Party cloudy with a chance of progress? One could say that’s the solar power outlook for Ohio, based on the findings of a new report.
The analysis released this week from the Frontier Group shows solar capacity per capita doubled in Ohio between 2012 and 2014. But report co-author and policy analyst Gideon Weissman notes in its national rankings, the Buckeye State still fell down a spot to 25th.
“One of the reasons Ohio has slipped is probably because of the clean-energy freeze, which was driving solar-energy growth in the state – particularly through its standard that required at least some of the renewable electricity Ohio is getting would be generated in state,” he says.
Under pressure from utility companies, commerce groups and conservative political organizations for further investigation, state lawmakers rolled back the in-state generation requirement last summer.
Supporters of clean energy say the move stopped development in its tracks – development that had been boosting investment and creating savings for ratepayers. Opponents argued the standards were expensive and ineffective.
According to Frontier Group’s research, Ohio’s 103 megawatts of cumulative solar capacity is comparable to the solar capacity of the United States military. Weissman says the growth of solar power is not tied to the amount of sun shining on a state, but strong policies promoting the use of solar among homeowners, businesses and utilities.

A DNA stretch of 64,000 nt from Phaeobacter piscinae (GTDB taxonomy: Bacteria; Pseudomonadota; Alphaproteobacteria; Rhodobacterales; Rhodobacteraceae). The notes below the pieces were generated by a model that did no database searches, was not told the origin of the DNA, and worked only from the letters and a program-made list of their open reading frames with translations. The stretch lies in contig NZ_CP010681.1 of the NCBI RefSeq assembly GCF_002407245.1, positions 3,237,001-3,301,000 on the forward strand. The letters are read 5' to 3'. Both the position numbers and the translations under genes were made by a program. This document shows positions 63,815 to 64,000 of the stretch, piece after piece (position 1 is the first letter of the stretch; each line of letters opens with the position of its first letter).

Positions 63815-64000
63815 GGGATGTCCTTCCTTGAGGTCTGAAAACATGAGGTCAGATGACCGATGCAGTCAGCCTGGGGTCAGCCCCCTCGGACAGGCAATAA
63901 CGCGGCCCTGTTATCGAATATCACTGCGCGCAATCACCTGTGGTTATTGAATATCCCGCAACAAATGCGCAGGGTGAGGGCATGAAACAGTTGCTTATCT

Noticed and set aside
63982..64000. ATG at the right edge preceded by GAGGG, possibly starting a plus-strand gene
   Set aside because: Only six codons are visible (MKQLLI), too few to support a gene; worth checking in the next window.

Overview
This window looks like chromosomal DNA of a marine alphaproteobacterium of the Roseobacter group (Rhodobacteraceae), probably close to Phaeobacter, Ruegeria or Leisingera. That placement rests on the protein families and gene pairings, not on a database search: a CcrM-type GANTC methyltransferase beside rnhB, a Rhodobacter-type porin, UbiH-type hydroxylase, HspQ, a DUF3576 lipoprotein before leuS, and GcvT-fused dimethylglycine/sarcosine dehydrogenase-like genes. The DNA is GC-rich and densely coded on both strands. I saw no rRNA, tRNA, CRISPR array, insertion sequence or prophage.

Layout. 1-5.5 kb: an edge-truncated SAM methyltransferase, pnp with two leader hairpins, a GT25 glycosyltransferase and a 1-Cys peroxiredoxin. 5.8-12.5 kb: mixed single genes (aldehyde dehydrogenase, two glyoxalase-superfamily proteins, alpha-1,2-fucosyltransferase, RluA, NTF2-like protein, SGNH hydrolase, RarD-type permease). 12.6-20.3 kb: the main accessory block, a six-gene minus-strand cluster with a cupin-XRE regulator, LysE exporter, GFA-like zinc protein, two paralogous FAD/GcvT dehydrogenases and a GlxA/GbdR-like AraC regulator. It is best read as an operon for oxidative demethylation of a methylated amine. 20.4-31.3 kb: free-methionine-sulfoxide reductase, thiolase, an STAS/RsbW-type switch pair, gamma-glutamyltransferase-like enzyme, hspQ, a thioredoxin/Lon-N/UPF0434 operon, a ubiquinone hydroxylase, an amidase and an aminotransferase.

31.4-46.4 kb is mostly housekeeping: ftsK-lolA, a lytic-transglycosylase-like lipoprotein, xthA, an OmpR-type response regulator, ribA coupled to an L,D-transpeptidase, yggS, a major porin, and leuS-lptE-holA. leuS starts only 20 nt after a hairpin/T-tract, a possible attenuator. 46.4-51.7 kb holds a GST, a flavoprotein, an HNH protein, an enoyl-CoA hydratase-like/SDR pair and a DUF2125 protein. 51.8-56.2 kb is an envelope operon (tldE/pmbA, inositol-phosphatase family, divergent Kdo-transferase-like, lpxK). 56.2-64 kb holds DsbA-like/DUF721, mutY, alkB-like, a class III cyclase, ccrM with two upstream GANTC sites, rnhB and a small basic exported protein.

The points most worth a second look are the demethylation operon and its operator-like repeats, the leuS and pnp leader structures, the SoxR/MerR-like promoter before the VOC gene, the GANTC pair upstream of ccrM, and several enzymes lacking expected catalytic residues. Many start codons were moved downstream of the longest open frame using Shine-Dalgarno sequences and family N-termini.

“That’s why Vermont ranks number seven overall for solar capacity per capita,” says Weissman. “Florida, the Sunshine State, doesn’t have a renewable electricity standard. That’s why they’ve seen solar energy growth lag.”
He adds that not only is solar power reliable and emission-free, it’s also putting people to work. Data from the Solar Energy Industries Association shows there are more than 200 solar companies employing more than 4,300 people in Ohio.